Education policymakers devote great time and effort these days to a variety of school interventions – improving teacher quality, creating common standards, offering greater school choice. These may make a difference, but will be overwhelmed by the immediate and long-term consequences of our failure to attack unemployment with sufficient vigor. As a result, our achievement gaps will grow and whatever positive effect new school interventions may have will be swamped by the array of calamities accompanying persistent high unemployment – parental stress, housing instability, inadequate health care, and other impacts of reduced income on parental ability to nurture their children and deliver them to school ready to learn.
On Tuesday morning, Sept. 13, the U.S. Census Bureau will release the newest data on poverty, health insurance, and annual income for 2010. This is the one data release in the year that gives us the most-quoted information on what happened to family income, poverty, and health insurance coverage over the preceding year. It’s a great window into why debates over the state of the economy and labor market have real, human consequences.
Unfortunately, we expect the bad news to continue
. Why? Namely because of two factors. First, the unemployment rate increased from 9.3% in 2009 to 9.6% in 2010. Second, long-term unemployment, or the percent unemployed 27 weeks or more, grew from 31.2% in 2009 to 43.3% in 2010.
Here are the things to look out for:
– In 2009, the poverty rate hit a record high of 14.3%, a level not seen since 1994. The data will likely show a slight increase in poverty in 2010, a balancing act between higher unemployment and unemployment insurance extensions.
– In 2009, deep poverty hit a record high (since the data began being collected in 1975). Again, given the poor labor market, there’s a good chance 2010 will break last year’s high as more Americans fall below half the poverty line.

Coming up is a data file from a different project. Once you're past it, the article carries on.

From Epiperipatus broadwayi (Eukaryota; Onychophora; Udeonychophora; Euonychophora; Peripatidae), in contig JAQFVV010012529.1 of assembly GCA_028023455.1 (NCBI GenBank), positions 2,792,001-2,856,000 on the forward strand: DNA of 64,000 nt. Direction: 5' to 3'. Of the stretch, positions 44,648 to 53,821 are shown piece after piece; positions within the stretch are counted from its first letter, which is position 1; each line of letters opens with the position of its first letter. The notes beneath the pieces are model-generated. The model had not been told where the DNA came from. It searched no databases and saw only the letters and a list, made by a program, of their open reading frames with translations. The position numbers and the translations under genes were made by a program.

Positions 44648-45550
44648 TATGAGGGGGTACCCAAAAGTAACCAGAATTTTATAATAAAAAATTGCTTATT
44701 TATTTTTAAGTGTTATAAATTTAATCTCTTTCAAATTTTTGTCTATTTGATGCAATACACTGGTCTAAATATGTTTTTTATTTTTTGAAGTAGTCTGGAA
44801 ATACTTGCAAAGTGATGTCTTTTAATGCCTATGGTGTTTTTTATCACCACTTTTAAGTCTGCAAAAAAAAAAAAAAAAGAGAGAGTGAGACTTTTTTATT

– It’s likely that we’ll see a full decade of consecutive losses in employer-sponsored health insurance. As the job market remains weak (both lack of jobs and lack of bargaining power), Americans can no longer depend on their workplace for consistent affordable coverage.
– Losses in workplace coverage will lead many to become uninsured, with an expected small rise in the rate of uninsurance in the U.S. Kids will likely be somewhat insulated from these losses through public insurance, but working-age adults will continue their upward march towards nearly one in four working age adults uninsured.
– Income for the median, or typical, family, after adjusting for inflation, will have declined in 2010. Working-age households, who are most affected by deterioration in the labor market, will have seen the biggest losses.
– These losses will cap off a decade of deterioration: the median working-age household saw an income decline of nearly $5,000 between 2000 and 2009 due to both the extremely weak business cycle from 2000 to 2007 and the Great Recession from 2007 to 2009.
Check back on Tuesday for our live analysis of the 2010 data.